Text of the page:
Ask The Chaplain

Ask The Chaplain

Friday, December 12, 2008

What are Demons?

Demons are evil spirits that are part of a highly organized satanic kingdom on earth and in the heavenlies. This kingdom is ruled by Satan and has a specific hierarchy of power (Ephesians 6:12, Ephesians 2:2; Matthew 12:24-27). The definition of the Greek word for demon, daimonion (Strong's #1140) gives us more clues about what a demon is:

the divine power, deity, divinity
a spirit, a being inferior to God, superior to men
evil spirits are the messengers and ministers of the devil
Origin: There are two theories about demonic origin that I'd like to highlight. Both theories hold that demons are created beings who rebelled against God:

Fallen angels: Satan, formerly Lucifer, was the “covering” cherub of the throne of God (Ezekiel 28:14-16). When he sinned by pride, he persuaded a third of the angels to rebel against God (Revelation 12:4). Satan and his angels were cast out of heaven to earth (Isaiah 14:12, Ezekiel 28:16-17, Luke 10:18). This theory proposes that demons are the “fallen angels.”
Disembodied spirits: Isaiah 14:12,16,17,20 suggests that Satan was the leader of a race of beings prior to Adam. Ultimately this race was destroyed by God with a worldwide flood, explaining the condition of the earth in Genesis 1:2 (dark and covered with water). This theory proposes that demons are the disembodied spirits of the pre-adamic race.
Regardless of their origin, the fact is that demons exist today just as during Jesus' ministry. The Bible gives us much guidance on how to deal with them under the authority of Jesus Christ.

Characteristics of Demons:

The demons that we encounter on earth seem to prefer to inhabit bodies (Revelation 18:2, Matthew 12:43-44, Mark 5:12).
Communal: Demons often live and work together. Jesus explained that when re-inhabiting a former host person, a demon will take seven spirits more wicked than himself and reoccupy the person (Matthew 12:43-45). Examples of communal demons are found in Mark 16:9 (Mary's seven demons) and Mark 5:9 (man with a legion of demons).
Demons have intellect and will (Matthew 12:43-45; Mark 5:6-13)
Demons vary in level of wickedness (Matthew 12:43-45; Mark 5:6-13)
Vary in power level and endurance: they require rest (Matthew 12:43-44; Mark 5:6-13); some are only routed through prayer and fasting (Matthew 17:21, Mark 9:29)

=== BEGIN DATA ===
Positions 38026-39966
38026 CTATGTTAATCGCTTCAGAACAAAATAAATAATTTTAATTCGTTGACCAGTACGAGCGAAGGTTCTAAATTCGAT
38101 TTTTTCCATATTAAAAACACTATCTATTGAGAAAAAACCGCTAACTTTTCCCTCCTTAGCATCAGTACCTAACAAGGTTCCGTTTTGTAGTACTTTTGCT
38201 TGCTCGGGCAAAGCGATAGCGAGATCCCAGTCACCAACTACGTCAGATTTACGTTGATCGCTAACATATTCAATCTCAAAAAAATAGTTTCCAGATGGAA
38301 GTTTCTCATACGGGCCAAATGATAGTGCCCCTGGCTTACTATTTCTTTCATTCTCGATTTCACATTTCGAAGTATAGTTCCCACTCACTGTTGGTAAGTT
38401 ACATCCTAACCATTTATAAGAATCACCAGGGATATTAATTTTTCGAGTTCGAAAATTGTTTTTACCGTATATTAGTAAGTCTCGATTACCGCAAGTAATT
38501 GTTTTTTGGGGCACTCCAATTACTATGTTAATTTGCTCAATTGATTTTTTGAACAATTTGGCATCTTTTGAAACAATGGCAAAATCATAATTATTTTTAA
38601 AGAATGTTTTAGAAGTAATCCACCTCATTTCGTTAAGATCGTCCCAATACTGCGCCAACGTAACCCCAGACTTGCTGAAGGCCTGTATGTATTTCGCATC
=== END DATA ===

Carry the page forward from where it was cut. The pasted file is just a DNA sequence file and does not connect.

Recognize that Jesus Christ is the Son of God and those operating in his authority (Mark 1:24-26; Mark 5:10-13; Acts 19:15)
Capabilities of Demons

Can travel (Matthew 12:43-45)
Can cause sickness, disease, fever, physical abnormalities, mental torment, alterations of voice
Can fight with God's angels (Daniel 10:13,20; Revelation 12:7)
Can influence human events (Revelation 16:13-14)
Can speak through a person’s voice and see through their eyes (Acts 19:15)
Can affect the "state" of their host person (Matthew 12:43-45) ranging from total possession (Mark 5:2-8) to periodic influence (Mark 9:17-18). They are able to influence the emotions, thoughts and actions of their host toward destruction. Examples include the Gerasene demoniac cutting himself in Mark 5:5 and the boy who was being thrown into the fire in Mark 9:22.
Can invigorate people with extraordinary strength (Acts 19:16)
Can deceive people and draw people away from the truth, enticing them by their own desires (2 Chronicles 18:20-22, Luke 4:1-13, James 1:14 inferred, Acts 5:3)
Why do demons access humans?

To fulfill their master’s mission: Satan, also known as Beelzebub, is the ruler of all demons (Luke 11:15-20; Matthew 12:24-27). Satan’s mission is to steal, kill and destroy (John 10:10). Likewise, demons will try to steal, kill and destroy whatever they can ( Luke 11:17-18). They will also attempt to take people captive by deception to do the Satan's will (2 Timothy 2:25-26).